He clicked a few buttons on his Blackberry and grimaced, then reached for his glass. “Not as much as you might think. I’m busy with other things these days.” He downed his drink and wiped his mouth with the back of his hand. “Now this I miss.”

“Too busy with what, exactly?”

“I’m a commodities trader,” he boasted, puffing out his chest. “Making a killing, I am. So that hasn’t changed.” He barked a laugh and passed her a business card, dark and shiny. It matched his car.

“I imagine not,” she murmured, studying the card before tucking it under her bra strap. “More rum?” As she poured, she continued, “I’m glad you’ve come, actually. There’s a little matter I’d hoped we could discuss. Civilized, like.”

She paused to fill her own glass, and when she looked up she was staring down the business end of a dagger. She drank the shot, then said, “You really haven’t changed at all, Edward. Aside from the baldness. You still don’t know the meaning of the word civilized.”

“And you still don’t know when to keep your hands off a pirate’s treasure.”

“There was a time when you didn’t mind my hands all over your treasure,” she reminded him, gratified to see the tips of his exposed ears turn pink.

“That was before you went soft.” His eyes were as steely as the knife, his gaze as steady as the hand that held it.

“I never went soft,” she corrected him. “I just got tired of all the drama. Really, how many people had to go overboard just so you could feel like a man?”

“I’d hold my tongue if I were you, Peg, or you might not have it much longer.” His voice had slid into a low hiss, his Bahamian accent becoming more pronounced.

“I pillaged and plundered for that money as hard as the next man. I deserved my cut.”

“It became all mine the day you walked away,” he reminded her, “and as you know there are only two ways to part a pirate from his treasure.”

“I’m not going to fight you, Edward.” She held her trembling hands beneath the table so they wouldn’t betray her fear. “And I’m certainly not going to sleep with you. Now put that knife away. We’re not pirates any longer.”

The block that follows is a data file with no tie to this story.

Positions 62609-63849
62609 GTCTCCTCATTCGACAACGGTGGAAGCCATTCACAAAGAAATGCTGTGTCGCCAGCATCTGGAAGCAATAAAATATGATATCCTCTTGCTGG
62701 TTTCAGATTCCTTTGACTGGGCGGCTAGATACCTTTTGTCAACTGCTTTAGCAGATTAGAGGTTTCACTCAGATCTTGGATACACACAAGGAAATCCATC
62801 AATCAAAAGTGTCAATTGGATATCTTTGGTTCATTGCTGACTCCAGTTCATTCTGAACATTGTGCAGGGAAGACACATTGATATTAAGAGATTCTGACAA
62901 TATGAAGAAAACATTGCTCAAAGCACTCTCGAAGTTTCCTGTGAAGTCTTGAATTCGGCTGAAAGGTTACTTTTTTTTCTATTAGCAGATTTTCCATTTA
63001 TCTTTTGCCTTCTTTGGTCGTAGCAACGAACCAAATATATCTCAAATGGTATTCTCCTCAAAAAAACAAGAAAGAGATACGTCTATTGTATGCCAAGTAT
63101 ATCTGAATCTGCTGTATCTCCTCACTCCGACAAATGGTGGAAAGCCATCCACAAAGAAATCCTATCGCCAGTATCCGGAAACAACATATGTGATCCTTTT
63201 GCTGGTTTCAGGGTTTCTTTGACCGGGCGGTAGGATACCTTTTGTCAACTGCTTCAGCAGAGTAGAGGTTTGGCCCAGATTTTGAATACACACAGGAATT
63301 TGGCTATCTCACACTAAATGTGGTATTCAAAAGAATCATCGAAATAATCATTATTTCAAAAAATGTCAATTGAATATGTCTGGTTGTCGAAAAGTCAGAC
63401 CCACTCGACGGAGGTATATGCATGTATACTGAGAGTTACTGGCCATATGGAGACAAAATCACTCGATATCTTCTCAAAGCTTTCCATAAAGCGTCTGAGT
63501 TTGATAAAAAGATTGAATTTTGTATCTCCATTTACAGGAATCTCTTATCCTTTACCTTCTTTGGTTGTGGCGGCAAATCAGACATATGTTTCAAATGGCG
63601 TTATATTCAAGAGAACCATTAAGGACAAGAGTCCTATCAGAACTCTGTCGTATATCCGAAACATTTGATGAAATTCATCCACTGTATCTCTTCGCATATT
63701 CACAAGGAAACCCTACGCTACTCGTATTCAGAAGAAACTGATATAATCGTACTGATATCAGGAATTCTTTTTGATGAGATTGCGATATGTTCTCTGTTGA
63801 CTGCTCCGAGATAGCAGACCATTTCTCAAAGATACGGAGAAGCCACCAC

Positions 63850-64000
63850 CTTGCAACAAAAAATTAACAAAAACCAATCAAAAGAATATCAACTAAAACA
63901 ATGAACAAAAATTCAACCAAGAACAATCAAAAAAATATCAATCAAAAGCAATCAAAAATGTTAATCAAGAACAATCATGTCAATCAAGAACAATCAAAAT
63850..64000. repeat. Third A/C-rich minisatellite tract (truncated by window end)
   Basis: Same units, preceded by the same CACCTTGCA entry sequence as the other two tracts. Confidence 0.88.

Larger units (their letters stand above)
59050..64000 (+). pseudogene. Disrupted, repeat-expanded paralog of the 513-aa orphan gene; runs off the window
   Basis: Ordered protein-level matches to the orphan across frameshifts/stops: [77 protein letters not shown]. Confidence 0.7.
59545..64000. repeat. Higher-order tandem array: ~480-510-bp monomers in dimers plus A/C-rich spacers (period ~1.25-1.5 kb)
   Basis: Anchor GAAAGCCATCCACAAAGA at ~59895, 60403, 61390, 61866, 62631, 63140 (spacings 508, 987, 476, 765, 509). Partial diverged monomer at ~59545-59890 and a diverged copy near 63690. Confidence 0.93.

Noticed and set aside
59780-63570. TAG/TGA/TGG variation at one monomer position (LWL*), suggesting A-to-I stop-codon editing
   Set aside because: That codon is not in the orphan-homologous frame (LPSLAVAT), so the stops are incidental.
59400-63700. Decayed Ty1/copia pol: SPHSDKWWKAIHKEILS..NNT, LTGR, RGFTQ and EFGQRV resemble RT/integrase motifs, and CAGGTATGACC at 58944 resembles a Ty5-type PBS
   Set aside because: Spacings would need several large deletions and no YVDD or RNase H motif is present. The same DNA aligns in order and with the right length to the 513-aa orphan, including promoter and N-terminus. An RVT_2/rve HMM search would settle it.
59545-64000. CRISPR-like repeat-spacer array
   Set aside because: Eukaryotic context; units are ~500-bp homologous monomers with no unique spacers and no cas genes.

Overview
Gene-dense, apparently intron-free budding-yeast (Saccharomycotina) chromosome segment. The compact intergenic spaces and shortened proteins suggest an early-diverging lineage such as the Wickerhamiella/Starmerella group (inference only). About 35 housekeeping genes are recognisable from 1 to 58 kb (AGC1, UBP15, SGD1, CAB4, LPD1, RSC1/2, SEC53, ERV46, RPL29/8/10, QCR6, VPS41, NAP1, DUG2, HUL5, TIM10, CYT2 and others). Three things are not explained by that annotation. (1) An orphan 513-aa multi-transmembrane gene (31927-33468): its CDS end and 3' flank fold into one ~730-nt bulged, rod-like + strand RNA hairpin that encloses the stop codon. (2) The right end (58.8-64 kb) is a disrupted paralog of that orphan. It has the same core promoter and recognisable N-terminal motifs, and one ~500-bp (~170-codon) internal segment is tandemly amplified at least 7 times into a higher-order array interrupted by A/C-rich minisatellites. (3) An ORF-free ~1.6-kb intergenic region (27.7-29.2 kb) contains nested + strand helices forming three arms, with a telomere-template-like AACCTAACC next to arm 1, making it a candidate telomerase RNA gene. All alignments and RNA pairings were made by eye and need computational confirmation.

He stared at her for a long moment before lowering the dagger to poke at her fake leg. “That’s a pity. I’d have liked to see what you could do with this thing. But I didn’t really expect a fight. You never were a true pirate, love.”

She stared back, holding her anger in check. “The boat for my share of the loot. That’s more than fair.”

He laughed so hard tears rolled down his flabby cheeks. “The money’s gone, Peg. Invested and whatnot. Whatever you think I owe you is long gone.” He swallowed the last of his rum and raised his glass. “To the victor go the spoils.” Then he pecked her on the cheek, took one last leering look down the front of her dress, and let himself out.

She sat until she heard his car bump down the dirt road. Then she made her way to the telephone.

“He was here,” she told the man who picked up. “He’s working as a commodities trader in New York.” She pulled the business card from her bra and read off the address, listening to the scraping sounds of his claw on paper and the crunch as the pencil snapped in half.

“I’ll take care of it.”

“And the money?”

“You loved him once. Tell me again why you’re so eager to betray him.”

She touched the plastic beneath her skirt, a reflexive motion. “You know better than anyone.”

“I’ll be in touch. You’ll have your money.”

She hung up the phone and sat down to finish the bottle of rum. Edward was wrong. She may not have had the balls for battle, but she was still a pirate at heart. In fact, that was going to be the title of her musical

# # #

Heart of a Pirate by Shannnon Schuren
originally published in the Summer 2012 print edition



Shannon Schuren lives in Sheboygan Falls, WI with her husband and three children. Her work has appeared in Toasted Cheese Literary Journal, Big Pulp, Concisely Magazine, and her wastebasket, among other places.

For more of Shannon's work,
visit her Big Pulp author page